New Centers for Disease Control and Prevention (CDC) guidelines for fully vaccinated people in light of the delta variant do not include a social distancing recommendation for most people, as cities and states grapple with how, or whether, to implement the agency's latest proclamation.
"No, the only change that we're making today is related to masking indoors," Washington, D.C., Mayor Muriel Bowser, said at a Thursday press conference when asked about potential social distancing rules. She announced a renewed mask mandate for her city in light of the CDC update.
Bringing back social distancing mandates could be very harmful for businesses because it could presumably function as a de facto capacity restriction.
The CDC has emphasized the danger of the delta variant as part of the reason why it is necessary for vaccinated people to resume wearing masks. But it is not clear why social distancing recommendations are not included in the latest masking guidance, as they were rescinded with the CDC's last update for vaccinated people in May. That update said vaccinated people no longer needed masks.
"Anyone who is fully vaccinated can participate in indoor and outdoor activities — large or small — without wearing a mask or physically distancing," CDC Director Rochelle Walensky said at the time.
The CDC's guidance page for vaccinated people – updated this week when it made its new recommendation that vaccinated people wear masks in indoor public settings – does not mention social distancing in the context of how vaccinated people should change their behavior in light of the delta variant.
The only place it mentions staying six feet away from people from other households is in the context of preventative measures that immunocompromised people should continue to take even if they are vaccinated.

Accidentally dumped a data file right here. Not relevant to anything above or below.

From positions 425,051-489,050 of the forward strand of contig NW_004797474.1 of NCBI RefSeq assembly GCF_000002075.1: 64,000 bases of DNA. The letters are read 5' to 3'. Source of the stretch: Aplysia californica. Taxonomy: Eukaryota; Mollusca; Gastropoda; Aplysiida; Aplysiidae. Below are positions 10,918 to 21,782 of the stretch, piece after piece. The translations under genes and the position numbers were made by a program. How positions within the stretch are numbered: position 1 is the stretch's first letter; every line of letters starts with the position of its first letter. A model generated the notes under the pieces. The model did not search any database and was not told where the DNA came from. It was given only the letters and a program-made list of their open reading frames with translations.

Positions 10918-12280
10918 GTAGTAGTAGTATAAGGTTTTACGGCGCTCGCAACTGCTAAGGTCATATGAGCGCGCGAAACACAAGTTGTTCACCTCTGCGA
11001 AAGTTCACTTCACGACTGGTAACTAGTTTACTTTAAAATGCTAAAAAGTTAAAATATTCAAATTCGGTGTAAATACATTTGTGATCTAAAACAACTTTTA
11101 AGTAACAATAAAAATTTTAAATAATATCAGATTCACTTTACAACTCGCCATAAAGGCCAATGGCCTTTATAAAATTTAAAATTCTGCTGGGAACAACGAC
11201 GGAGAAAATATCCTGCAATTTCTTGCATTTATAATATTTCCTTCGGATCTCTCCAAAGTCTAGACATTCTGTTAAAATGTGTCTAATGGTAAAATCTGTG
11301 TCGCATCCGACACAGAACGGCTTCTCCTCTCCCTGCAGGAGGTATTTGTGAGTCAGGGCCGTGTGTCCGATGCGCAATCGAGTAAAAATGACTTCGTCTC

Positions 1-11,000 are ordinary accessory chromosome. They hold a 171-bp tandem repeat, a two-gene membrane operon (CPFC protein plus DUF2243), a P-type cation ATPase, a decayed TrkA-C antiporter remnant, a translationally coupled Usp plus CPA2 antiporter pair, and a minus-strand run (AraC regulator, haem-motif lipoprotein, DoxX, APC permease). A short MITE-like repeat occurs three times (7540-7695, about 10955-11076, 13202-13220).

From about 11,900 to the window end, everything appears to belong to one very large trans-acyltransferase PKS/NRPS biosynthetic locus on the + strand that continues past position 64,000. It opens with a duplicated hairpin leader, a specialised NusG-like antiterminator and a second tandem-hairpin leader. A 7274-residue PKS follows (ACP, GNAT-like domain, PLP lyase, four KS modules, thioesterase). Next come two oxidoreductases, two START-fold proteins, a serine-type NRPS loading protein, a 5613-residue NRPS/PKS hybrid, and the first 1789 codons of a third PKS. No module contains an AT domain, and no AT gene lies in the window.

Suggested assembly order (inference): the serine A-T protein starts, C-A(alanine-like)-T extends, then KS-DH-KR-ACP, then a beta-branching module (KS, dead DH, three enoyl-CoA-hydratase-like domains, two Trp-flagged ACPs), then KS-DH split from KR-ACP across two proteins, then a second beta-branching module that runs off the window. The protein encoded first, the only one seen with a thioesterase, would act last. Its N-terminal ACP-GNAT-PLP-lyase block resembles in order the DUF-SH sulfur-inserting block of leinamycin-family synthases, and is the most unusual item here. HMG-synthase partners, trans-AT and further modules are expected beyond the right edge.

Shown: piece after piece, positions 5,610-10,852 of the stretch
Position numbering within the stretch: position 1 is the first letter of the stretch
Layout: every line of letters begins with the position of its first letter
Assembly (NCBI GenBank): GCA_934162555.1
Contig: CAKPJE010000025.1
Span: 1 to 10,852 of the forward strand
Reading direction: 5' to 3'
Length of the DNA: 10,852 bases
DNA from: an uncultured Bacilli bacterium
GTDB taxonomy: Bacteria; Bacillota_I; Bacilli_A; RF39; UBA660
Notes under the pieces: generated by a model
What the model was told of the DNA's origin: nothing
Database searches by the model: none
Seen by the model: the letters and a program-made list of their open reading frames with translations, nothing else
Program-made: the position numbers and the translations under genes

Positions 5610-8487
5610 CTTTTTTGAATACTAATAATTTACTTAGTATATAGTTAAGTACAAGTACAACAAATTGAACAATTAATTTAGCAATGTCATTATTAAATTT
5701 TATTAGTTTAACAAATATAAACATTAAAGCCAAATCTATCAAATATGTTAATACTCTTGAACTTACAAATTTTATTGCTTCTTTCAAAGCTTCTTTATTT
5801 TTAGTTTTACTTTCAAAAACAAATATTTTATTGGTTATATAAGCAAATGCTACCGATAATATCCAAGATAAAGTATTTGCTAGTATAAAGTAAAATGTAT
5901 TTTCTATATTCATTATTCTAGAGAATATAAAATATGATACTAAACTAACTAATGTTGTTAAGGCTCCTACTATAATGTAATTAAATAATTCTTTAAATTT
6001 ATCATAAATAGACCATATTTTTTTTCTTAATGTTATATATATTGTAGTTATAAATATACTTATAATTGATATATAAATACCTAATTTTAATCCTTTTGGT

The CDC did not respond to a request for comment on why it is not recommending social distancing – just masking – for most vaccinated people.
The CDC notably changed some of its social distancing recommendations well before it made any change to its masking guidance. On March 19, the agency said that all elementary schools and most middle and high schools could allow for three feet of social distancing – rather than six – if universal masking was followed. It said high-transmission areas should still keep middle and high schoolers six feet apart, however.
This suggests that the agency views masking at least somewhat independently from social distancing.
The White House, meanwhile, declined to provide a timetable Thursday for when the mask guidance may be rescinded.
"There’s not a goal or ex- — you know, anything like that that we’re putting forth at this moment," Deputy Press Secretary Karine Jean-Pierre said. "
Pressed further on whether Americans should trust the president that the U.S. will not return to lockdowns and school closures after the CDC's new guidance that Americans should wear masks, Jean-Pierre did not take those possibilities off the table – though she later attempted to clarify the comment in a tweet.
"Well, we listen to — like I said, we listen to the CDC and the expert and their guidance," Jean-Pierre said at the press confernce. "Our — you know, our — the CDC is a body that is very well respected. And we fol- — again, we follow their guidance."
She later tweeted: "We will not be going back into lockdowns. Why? Because we now have the tools to put this virus behind us. The science says the vaccines work – including against the Delta variant. We urge Americans to get vaccinated."
The Associated Press contributed to this report.